Thanks to sites such as ning, anyone can start a niche social network about anything. There's also a search engine to help find niche networks, http://findasocialnetwork.com

over 8 years ago

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Pauline

Piczo has made a lot of terrible boo boo's over the last year and many Piczo users have left because of it.

The really need to buck up their ideas and get back on track.

Listen to your members Piczo if you want to keep going.

over 8 years ago

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Jennifer

Well I can't say I'm surprised about Piczo's downfall. Since Christmas they have added so many different features that have done nothing but cause problems for peoples Piczo sites, some are unuseable.

I used to have a Piczo site but deleted it in the end because I couldn't stand all the problems. Things would just disappear or not work!

Piczo never listen to feedback and are very patronising. They seem to forget that they have members older than 16 and should listen to their users for a change!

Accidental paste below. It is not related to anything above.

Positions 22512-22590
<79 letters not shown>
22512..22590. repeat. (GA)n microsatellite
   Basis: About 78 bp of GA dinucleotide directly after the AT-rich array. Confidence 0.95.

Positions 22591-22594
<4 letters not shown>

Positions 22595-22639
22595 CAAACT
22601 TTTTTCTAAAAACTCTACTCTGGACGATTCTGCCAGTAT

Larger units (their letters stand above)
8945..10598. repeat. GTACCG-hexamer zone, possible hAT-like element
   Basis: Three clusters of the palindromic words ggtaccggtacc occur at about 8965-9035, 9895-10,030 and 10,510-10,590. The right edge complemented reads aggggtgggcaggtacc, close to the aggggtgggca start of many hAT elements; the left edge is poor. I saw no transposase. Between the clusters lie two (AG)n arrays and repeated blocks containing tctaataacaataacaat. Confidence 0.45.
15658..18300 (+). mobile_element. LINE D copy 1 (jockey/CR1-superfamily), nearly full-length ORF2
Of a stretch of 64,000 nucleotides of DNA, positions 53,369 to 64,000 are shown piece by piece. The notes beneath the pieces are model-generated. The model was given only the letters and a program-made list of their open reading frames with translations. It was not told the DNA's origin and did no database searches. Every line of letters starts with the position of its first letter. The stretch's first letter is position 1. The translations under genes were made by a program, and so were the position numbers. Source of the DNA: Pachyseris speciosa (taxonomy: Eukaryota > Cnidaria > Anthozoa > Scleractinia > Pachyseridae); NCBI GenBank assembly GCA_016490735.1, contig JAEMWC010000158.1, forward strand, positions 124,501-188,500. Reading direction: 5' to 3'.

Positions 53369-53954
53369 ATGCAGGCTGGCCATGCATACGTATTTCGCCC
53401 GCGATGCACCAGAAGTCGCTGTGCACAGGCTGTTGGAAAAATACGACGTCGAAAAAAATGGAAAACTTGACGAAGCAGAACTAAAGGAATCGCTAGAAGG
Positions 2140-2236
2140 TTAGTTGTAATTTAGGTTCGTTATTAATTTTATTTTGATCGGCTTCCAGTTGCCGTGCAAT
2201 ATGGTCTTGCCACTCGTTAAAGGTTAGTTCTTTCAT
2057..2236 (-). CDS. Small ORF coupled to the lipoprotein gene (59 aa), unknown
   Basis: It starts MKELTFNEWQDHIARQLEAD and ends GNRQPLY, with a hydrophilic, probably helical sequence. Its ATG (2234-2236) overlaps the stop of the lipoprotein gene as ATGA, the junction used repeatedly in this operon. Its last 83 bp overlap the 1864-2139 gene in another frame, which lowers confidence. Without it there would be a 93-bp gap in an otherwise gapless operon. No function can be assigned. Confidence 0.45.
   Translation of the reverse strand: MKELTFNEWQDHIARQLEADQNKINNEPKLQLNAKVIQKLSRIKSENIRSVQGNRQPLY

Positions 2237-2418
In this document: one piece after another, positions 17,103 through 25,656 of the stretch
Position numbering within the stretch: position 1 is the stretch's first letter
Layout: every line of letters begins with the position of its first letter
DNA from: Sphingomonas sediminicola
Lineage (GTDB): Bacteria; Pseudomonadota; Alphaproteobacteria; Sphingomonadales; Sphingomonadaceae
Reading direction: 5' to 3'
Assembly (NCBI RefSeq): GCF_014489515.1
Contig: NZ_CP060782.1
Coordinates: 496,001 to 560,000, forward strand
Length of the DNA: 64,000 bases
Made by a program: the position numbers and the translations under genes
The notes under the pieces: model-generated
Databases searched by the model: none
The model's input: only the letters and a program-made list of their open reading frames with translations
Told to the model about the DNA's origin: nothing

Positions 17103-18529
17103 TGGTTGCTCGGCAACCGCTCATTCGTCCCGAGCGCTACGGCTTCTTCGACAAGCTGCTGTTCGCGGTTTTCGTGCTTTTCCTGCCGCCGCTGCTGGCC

I think it is very sad that they rely on Advertising so much though they do remove some of the ads for the more established members. The ads have to be the most annoying thing and many Piczo sites upload all sorts of corrupt codes without realising it and end up with viruses or more pop ups.

If Piczo can't be bothered to listen to it's members more carefully many more will leave.

over 8 years ago

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Cordell

Because of the economic crisis that our country is facing some companies decided to have massive layoff of employee. This is really a bad news as the unemployment rate increased and more people today are struggling hard to meet their ends. A home business sounds like a great idea for a lot of people.  Home business is how people used to make their living centuries ago – not many people used to work solely at an office – and these days, after suffering a layoff, it may seem like the way to go.  You may even be able to start your business with a payday loan or an installment loan.  No boss to worry about. You can dictate hours, and even better, dress code.  If your interaction with customers takes place by phone or e-mail, customers won’t be able to tell that you aren’t wearing pants.  Not to mention the incentives – in a normal job, if you increase profits, you don’t get any benefits from it.  However, if you start a home business, you will.

over 7 years ago